|Temple #39: Enkoji (Emitting Light
Honzon: Yakushi Nyorai (Baisajya-guru)
This is a pretty cool temple, with a
couple of good legends.
One is that a red turtle arose from
the sea with a bell on his back. (That bell is now in the
National Museum in Tokyo.) So there are several turtle
representations at this temple; the one shown here was my favorite.
Another legend is that the Daishi
struck a well here which has healing powers. You would
think they could house it in something more suitable than cinder block!
A third "legend" is that this
temple has a hanging scroll representing the fierce Fudo-Myoo, but in
this case he's laughing. (I didn't see it, hence it's only a
"legend" to me. But I've been assured that it really
After praying and
having the book signed, I stopped in at the toilet. As I left, a
gentleman kindly explained to me that we are not supposed to wear our wagesa--the
pilgrim's stole--into the bathroom. When I expressed interest, he
added that it shouldn't be worn when eating, either. These were
both news to me, and I was fascinated at the implications.
The usual conversation ensued--where
are you from, etc.--and he asked if I was walking. I said I had
just walked from Hirota, but that I also used trains, buses, etc.
By then his wife had emerged from the ladies' room. He passed on
the news that I wasn't a "pure walker," and they conferred
briefly. They then offered to take me to Temple 40 from here.
Let's see: it's pouring, I have all my
luggage, it's another hour until my bus comes, and I'm not sure if my
connecting bus will ever come. Now I've been offered a ride.
What should I do?
Mulling it over for a good 1.5 to 1.75
seconds, I decided to accept their kind offer. As Paul SImon says,
"Who am I to blow against the wind?" What a good move
this turned out to be.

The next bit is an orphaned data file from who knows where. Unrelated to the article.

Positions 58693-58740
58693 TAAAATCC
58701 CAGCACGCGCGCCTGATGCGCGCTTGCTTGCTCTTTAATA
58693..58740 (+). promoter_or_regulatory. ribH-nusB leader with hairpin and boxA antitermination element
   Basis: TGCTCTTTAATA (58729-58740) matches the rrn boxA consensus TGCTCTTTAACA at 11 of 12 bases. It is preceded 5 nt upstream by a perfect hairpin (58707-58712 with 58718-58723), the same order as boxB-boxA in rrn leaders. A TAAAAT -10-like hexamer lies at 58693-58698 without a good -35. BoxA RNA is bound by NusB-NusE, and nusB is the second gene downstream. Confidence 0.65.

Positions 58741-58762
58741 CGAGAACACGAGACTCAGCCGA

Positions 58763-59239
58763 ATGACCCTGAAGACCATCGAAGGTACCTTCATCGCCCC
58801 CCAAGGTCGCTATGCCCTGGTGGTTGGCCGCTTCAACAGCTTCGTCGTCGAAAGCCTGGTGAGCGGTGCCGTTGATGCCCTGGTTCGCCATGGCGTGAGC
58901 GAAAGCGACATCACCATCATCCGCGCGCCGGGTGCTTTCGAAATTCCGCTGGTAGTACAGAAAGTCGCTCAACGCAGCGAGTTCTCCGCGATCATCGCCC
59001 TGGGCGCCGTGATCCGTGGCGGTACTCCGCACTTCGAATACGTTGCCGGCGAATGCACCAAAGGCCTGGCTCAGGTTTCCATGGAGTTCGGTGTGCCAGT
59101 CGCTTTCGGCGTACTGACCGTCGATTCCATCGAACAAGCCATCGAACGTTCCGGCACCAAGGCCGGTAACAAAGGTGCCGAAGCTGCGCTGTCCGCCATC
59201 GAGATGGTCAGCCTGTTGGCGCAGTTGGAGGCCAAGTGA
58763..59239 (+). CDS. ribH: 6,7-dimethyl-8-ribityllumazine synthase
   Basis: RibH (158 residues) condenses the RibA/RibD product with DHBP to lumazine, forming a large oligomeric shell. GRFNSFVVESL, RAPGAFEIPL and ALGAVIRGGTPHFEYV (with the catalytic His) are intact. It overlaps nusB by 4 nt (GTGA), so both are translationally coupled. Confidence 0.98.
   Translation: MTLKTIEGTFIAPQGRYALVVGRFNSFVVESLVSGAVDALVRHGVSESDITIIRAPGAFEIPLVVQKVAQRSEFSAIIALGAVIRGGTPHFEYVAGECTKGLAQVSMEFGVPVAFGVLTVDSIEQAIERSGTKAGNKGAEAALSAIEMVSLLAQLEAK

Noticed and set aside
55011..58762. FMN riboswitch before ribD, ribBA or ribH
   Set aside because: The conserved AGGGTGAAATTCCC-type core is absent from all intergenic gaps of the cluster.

I had decided that even with some
optimism, the best I could hope for was to get to Temple 40 then stay
the night in Uwajima. Tomorrow, I would go out to Temples 41 and
42, then return to Uwajima to fetch my bag, and continue up to Number 43
and beyond to Matsuyama city.
These incredibly kind people (shown
here at Number 40), Kazuyoshi and Michiko Ikeda, took me all the
way to Number 42, and back to Uwajima--where they drove me to the door
of the youth hostel (which is on a mountaintop). Words fail me.
This kind of kindness is almost unheard of, even in kind-hearted Japan.
They live in Kagawa, and are doing the pilgrimage on weekends. I
am so glad to have met them, for many reasons.
For example, I had the experience of
chanting with other people, something I haven't formally done on this
trip (though I slipped in with groups a couple of times). We also
had a lot of fun conversing in my bad Japanese.
But most interesting was the
experience--for one day--of being a "car henro."
Looking for a place to eat (they paid for my lunch!), finding the
parking place, using the car's navigation system--these are things I
would never have experienced without them. And look at the
progress I made! Five temples where I only expected to reach
It had its down side, of course.
Traveling with others always means taking them into consideration,
adjusting to their needs. In this case it meant not dawdling at
the temples I visited, but what I got in return far exceeded anything I
might have missed.
Overall, it was great. There's
even a chance that I'll do the pilgrimage again in the future--renting a
So we flew past the border into Ehime
prefecture. In the past, Kochi was a difficult place, both
physically--the far capes, the great distances between temples--and
officially, as the government was very strict regarding pilgrimage
regulations. So more than one writer has mentioned that, at the
pass separating Tosa (Kochi) and Iyo (Ehime), there used to be a pile of
human excrement expressing the pilgrims' farewell to Kochi. Glad I
However, Statler makes much of the pass
and its significance. I wouldn't have walked it on this trip even
if I weren't traveling by car, but I would like to return some day and
give it a try. Statler makes it sound fascinating.
In no time at all, we reached...